ANCHORAGE - Hit the switch and the lights go on. That simple act is such a habit that few think about where their power comes from.
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Until someone suggests plunking down a coal-burning plant in their neighborhood, near their cabin or their favorite fishing hole. Then it's the talk of the town.
That's the scene in Mat-Su these days.
Plans by Palmer-based Matanuska Electric Association to build two 100-megawatt power plants, the first powered by coal and the other by natural gas, have heated up emotions in the Valley.
The issue flared last month when MEA officials sent out 41,000 advisory ballots, asking members to rank five potential sites of the two plants. Ballots will be counted today.
Protesters have paraded outside MEA offices.
One MEA member is pushing for a recall of MEA board president Lee Jordan and board member David Dahms.
"The basic issue is nobody wants a coal plant in their backyard," said Jim Sykes of Lazy Mountain, a founder of the Green Party of Alaska.
"But regardless of where they put the coal plant, everybody is going to be affected by it, by the coal dust from coal piles and wherever the train takes the coal, it blows. And you know what kind of winds we have here."
Sykes also is president of UtilityWatch, a group fighting the MEA plans.
That kind of talk by Sykes is mostly spin, counters Dahms. What people don't understand about the utility's plans, he said, is that "this is not your father's coal plant." New technology means the plant would operate much cleaner than the pollution belching coal-fired plants of generations past, Dahms and other MEA officials said.
MEA is the only utility along the Railbelt, which stretches from Homer to Fairbanks, without the ability to generate the power its customers need. MEA is part owner of the Eklutna Hydroelectric Project, which guarantees up to 19.5 megawatts. But MEA's peak demand is 130 megawatts. As a result, MEA gets most of the power for its customers from Anchorage's Chugach Electric Association.
Chugach and other utilities have discussed uniting to build a power plant that would serve them all. Unlike MEA, the other utilities would control other significant power sources for backup.
"We have to have our local generation plant first so if the big plant goes down, we have ability to keep lights on here in the Valley," said Tuckerman Babcock, MEA human resources manager.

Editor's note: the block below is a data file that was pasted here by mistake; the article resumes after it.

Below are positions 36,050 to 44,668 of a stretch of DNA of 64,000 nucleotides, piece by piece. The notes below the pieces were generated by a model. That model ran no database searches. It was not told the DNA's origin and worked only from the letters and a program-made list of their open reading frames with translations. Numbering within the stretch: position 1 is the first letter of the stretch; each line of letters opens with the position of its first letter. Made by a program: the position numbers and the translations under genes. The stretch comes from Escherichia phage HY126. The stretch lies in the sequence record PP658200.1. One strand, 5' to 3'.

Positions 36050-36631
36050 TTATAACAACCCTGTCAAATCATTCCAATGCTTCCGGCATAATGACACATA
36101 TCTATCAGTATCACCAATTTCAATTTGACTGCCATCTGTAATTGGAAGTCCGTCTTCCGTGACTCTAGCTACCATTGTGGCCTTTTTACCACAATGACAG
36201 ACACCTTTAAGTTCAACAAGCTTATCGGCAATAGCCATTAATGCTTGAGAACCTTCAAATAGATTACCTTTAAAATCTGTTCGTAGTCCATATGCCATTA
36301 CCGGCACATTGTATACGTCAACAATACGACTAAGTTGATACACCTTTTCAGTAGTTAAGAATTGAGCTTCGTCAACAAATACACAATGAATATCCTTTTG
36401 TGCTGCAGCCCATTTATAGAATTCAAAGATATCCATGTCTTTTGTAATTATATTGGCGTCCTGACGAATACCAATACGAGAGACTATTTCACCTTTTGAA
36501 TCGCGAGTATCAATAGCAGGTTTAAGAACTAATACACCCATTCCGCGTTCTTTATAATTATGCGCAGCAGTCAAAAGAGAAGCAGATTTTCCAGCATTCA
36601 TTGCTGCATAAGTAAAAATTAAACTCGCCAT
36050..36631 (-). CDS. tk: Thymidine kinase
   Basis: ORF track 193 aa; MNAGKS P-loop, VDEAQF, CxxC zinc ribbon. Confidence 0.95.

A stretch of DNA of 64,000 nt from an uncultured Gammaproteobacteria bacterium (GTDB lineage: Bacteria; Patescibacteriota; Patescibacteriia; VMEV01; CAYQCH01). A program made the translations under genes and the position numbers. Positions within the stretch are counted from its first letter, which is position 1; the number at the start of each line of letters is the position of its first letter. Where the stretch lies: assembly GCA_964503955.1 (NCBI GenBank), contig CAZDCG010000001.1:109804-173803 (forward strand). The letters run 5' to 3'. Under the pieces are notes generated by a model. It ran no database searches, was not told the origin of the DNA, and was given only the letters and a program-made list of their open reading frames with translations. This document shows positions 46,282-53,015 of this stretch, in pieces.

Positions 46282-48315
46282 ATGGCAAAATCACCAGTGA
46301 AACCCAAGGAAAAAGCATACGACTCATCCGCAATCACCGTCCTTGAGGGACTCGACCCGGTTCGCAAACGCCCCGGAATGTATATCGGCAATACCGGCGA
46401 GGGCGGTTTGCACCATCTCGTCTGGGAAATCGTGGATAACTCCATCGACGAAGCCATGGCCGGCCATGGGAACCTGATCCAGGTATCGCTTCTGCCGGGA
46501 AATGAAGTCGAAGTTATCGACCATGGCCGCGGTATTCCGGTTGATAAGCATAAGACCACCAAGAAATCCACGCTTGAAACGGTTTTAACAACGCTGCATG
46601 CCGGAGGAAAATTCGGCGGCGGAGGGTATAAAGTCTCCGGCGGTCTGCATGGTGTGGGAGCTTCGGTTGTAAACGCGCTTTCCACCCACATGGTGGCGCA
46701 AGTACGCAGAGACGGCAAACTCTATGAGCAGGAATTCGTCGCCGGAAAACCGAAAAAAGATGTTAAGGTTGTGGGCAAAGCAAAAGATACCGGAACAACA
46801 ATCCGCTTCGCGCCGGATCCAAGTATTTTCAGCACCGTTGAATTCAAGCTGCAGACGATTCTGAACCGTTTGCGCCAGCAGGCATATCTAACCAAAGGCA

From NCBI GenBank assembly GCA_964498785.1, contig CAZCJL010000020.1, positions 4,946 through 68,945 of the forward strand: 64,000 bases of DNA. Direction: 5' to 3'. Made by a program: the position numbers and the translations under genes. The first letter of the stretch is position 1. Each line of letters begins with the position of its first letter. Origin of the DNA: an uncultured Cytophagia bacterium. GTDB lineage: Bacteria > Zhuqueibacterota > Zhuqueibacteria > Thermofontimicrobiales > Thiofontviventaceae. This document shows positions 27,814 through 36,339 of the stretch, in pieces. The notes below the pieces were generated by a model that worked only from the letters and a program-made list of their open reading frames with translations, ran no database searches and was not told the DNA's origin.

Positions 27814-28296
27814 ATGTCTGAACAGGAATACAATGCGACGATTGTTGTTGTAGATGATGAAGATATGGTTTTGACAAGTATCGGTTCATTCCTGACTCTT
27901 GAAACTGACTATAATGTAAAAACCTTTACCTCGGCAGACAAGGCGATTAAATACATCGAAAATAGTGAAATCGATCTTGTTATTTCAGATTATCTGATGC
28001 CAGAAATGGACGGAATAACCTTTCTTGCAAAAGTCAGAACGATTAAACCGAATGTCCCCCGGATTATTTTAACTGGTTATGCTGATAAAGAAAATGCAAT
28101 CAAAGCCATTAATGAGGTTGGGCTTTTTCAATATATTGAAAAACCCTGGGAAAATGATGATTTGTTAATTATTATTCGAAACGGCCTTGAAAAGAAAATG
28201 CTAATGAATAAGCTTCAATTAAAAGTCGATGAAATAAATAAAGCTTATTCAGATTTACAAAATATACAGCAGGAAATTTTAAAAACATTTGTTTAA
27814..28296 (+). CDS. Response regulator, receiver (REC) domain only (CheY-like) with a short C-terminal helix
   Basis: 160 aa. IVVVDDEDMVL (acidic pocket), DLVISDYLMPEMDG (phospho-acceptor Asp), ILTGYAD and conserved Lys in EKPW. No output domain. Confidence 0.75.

Sykes said MEA should have asked its members to vote on what kind of power plants they want, just as it asked them to vote on where to put the plants.
More than 260 people agreed with Sykes. Those MEA members took extra steps to send their advisory ballots to UtilityWatch this week, many with "no coal" scrawled across the front, rather than return the ballots to MEA to be counted.
"We should have a new plan. We need to explore all the options, from alternative to synergy with other utilities," said Pete Houston, president of the MEA Ratepayers' Alliance, another group actively fighting MEA coal plans.
MEA spokeswoman Lorali Carter said holding a ballot vote on future generation for a 41,000-member utility is a stretch.
It's one thing to ask your members where to put a power plant, she said, but quite another to ask them to choose among different, very technical power-generation choices. Even the MEA board relied on experts to make that decision, she said.
In deciding to pursue building its own power plants and to make one of them coal-fired, MEA relied on a $130,000, 70-page report _ the Integrated Resource Plan _ prepared by engineering consultant CH2M Hill. The board has released only a 10-page summary of the report, fueling criticism from members who want to see the full report so they can understand how CH2M Hill reached its conclusions.
The proposed plant would use a "clean-coal" technology _ called fluidized-bed technology _ that is relatively new to big power plants. It and a natural-gas plant would go online by 2015 and together they would provide 200 megawatts of electricity. Another 26.5 megawatts would come from renewable energy sources, according to Babcock.
Electricity from coal would cost $60 per megawatt, based on estimates for coal purchased in Healy and shipped by rail. Power from a gas-fired plant would run $77 per megawatt, Babcock said.
Fluidized-bed technology burns cleaner than earlier coal-fired plants because the sulfur left after burning the coal is combined with lime to create a solid rather than a gas. The solid is trucked away for disposal rather than blown up smokestacks into the air, according to the U.S. Department of Energy
It's not clear yet how MEA would pay for the new plants. MEA administrators are still looking at options.
Created in 1941, MEA is the state's oldest electric cooperative - cooperatives are owned by their customers. In 1950 it first contracted for its power supply with fledgling Chugach Electric. In 1987, MEA signed a 25-year contract to buy wholesale power from that utility.